Then on Thursday I went in spirit with my staff to attend a further scan before my female staff was admitted to hospital to have her tumour removed. This time the scan involved my female staff being injected with dye which traveled to certain lymph nodes, which in turn showed up on the scan. This was to locate the nodes and mark them so that the surgeon knew where to look for them, saving her the trouble of digging multiple holes in my female staff's arm pit in searching for the nodes. Having found the centinal node (whatever that is) they marked it on her skin in indelible ink. X marks the spot. Dig here. This done, my female staff was then free to go, but she still had three hours before she was due at the hospital, so she and my male staff decided to do a little window shopping at a nearby shopping mall. Anyway it was a hot, steamy morning and the mall was air-conditioned.
Whilst there they saw a funny little dog on a lead wearing an orange hi-vis coat. He was happily leading a middle aged lady through the crowds. He was something of a hybrid. Maybe corgi/border collie/jack russell/stafforshire terrier or something equally unlikely. It was a small, scruffy creature, low slung and with a very smiley face. A bit like my male staff really. The thing is, dogs are not allowed in the mall unless they are assistance dogs and the orange hi-vis coat indicated that that is what he was. My staff began speculating as to what sort of assistance he was rendering. He was far too small to be a guide dog and in any case he wasn't wearing the usual guide dog harness. Of course there are many other kinds of assistance dogs. There are hearing dogs - dogs who tell there owners if there is someone at the door or if the phone is ringing, though if the phone is ringing and the owner is deaf I'm not sure what good that would do unless the dog is trained to growl "My owner is unable to hear the phone at the moment. Please leave a message and my owner will pop next door to get the neighbour to write your message down for him."
Dogs are almost as clever as guinea pigs in a subservient sort of way. There are assistance dogs who can sense if there owner is about to have an epileptic fit and can warn them to get to a safe place so that they won't hurt themselves. I understand that some dogs can even be trained to sense that their owner is about to suffer a heart attack. It really is quite amazing what they can do. Actually I think my male staff (and many other humans) would greatly benefit from having a "stupid" dog. That's not to say that the dog is stupid. Far from it. This dog, preferably something large and intimidating - a Rottweiler, Doberman or an Anatolian sheep dog for example, would be trained to sense when its owner is about to do something stupid, like buying his wife a new ironing board for their twenty fifth wedding anniversary. The "Stupid" dog would then bark loudly to alert other people in the vicinity that someone stupid is in their midst and would then bite the owner's bum, thus reminding him not to be stupid.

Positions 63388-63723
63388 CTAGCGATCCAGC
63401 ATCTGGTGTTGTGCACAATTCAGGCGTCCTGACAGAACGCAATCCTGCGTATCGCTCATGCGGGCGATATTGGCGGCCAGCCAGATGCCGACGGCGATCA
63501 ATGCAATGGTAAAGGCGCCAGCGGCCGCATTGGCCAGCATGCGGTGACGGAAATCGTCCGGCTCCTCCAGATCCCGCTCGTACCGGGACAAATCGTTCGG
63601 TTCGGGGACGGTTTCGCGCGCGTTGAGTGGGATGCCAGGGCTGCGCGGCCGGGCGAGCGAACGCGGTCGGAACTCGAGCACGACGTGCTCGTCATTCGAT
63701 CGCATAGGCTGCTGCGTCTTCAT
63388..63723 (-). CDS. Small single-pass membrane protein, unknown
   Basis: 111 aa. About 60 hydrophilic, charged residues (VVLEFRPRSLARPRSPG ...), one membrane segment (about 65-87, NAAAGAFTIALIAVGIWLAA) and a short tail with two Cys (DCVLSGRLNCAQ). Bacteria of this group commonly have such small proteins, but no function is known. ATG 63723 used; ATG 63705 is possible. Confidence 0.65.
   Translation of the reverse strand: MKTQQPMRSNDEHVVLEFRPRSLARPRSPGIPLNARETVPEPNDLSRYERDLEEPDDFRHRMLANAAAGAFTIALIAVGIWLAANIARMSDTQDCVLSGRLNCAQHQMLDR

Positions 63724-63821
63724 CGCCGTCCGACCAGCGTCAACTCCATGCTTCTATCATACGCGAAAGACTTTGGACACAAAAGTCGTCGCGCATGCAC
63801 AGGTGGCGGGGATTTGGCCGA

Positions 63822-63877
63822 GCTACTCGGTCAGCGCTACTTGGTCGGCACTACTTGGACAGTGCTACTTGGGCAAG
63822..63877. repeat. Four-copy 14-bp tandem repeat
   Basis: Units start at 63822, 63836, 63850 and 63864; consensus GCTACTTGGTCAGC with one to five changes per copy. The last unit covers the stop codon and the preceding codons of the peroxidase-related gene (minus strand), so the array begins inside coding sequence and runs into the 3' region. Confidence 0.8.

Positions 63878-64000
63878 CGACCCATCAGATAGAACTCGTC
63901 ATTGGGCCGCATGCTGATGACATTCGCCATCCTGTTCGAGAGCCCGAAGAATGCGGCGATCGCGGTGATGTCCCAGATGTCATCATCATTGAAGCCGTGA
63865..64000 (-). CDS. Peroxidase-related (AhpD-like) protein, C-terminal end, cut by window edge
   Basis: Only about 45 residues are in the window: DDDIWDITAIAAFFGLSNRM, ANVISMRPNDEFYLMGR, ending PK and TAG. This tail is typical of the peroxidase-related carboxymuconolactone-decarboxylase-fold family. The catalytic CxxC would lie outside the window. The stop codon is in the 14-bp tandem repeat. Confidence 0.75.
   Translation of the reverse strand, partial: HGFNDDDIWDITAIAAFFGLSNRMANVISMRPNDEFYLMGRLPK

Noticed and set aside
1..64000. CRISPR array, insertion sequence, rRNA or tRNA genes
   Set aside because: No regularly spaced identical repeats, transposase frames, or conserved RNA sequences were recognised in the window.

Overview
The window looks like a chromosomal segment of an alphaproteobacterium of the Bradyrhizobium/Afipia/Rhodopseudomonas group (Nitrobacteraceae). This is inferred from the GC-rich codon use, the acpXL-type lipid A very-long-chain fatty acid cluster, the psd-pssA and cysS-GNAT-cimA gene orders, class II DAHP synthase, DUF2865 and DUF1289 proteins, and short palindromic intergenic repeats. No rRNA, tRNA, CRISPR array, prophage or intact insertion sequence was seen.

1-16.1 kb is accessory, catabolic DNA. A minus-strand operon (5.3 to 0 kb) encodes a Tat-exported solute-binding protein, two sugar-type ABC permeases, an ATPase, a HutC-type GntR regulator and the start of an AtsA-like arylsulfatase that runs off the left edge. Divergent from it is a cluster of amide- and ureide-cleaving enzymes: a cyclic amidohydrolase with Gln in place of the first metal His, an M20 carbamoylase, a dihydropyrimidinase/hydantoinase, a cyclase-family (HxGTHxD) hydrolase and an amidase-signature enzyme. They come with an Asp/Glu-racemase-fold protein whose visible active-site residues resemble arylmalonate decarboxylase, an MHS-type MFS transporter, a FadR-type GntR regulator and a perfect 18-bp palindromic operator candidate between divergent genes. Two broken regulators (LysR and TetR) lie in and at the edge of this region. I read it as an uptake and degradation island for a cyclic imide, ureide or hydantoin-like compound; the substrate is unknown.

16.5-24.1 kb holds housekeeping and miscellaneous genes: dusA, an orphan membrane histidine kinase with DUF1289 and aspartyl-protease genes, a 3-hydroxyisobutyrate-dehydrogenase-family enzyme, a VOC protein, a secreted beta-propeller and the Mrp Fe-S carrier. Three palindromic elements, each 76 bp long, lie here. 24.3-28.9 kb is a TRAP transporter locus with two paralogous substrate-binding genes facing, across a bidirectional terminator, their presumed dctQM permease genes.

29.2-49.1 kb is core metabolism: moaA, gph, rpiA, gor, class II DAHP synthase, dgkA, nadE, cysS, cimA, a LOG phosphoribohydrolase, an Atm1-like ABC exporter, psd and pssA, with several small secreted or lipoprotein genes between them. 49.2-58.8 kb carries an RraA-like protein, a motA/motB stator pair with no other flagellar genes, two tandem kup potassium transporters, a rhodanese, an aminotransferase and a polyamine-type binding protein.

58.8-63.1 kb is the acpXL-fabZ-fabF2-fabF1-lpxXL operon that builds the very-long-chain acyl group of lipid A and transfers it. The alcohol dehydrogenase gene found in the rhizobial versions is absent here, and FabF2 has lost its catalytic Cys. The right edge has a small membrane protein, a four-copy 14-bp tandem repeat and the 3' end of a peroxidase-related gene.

I can see one or two problems with this. For a start there would be so many "stupid" dogs around that their leads would be certain to get very tangled and it would take a non-stupid person to untangle them if one could be found, which is most unlikely and amid all the confusion, barking and stupidity the "stupid" dogs would almost certainly end up biting the wrong bum. Not that that would matter I suppose.
Anyway, eventually it was time for my female staff to be admitted to hospital, which was duly done and my male staff returned home with the promise of visiting my female staff when she came out of the operating theatre. My male staff was told that she would be in ward 4B and so later that evening it was to that ward which he returned.
"I'm here to visit my wife Jacky." He said to the nurse at the desk. She riffled through a large clump paperwork, made a puzzled face, picked up another large clump and riffled through that too before making an even more puzzled face. At last she found a clipboard and ran her finger down the list of names thereon.
"Ah! Here she is." She smiled. "She's in the maternity ward..................Sir.........are you okay? Sir? Just stay on the floor for a moment and I'll roll you into the recovery position."
It turns out that my female staff had been moved to the maternity ward because 4B was full. When my male staff had regained consciousness he was wheeled in to visit my female staff who was sitting up in bed swigging on what looked like water but could just have easily been gin or vodka. Anyway, the important thing is that she was okay. The operation had gone well. The lump had been removed along with the marked lymph nodes and the surgeon had told her that the tumour didn't look too bad at all, but that she would go through the results of the pathology at their next appointment - Thursday - another seven days away. Another seven days of limbo. Still it sounded promising and now all my female staff has to do is take pain killers for the discomfort of the wounds under her arm and the upper half of her boob. Everyone here in Piggy Paradise has their paws crossed for her.
Eye find it a bit hard to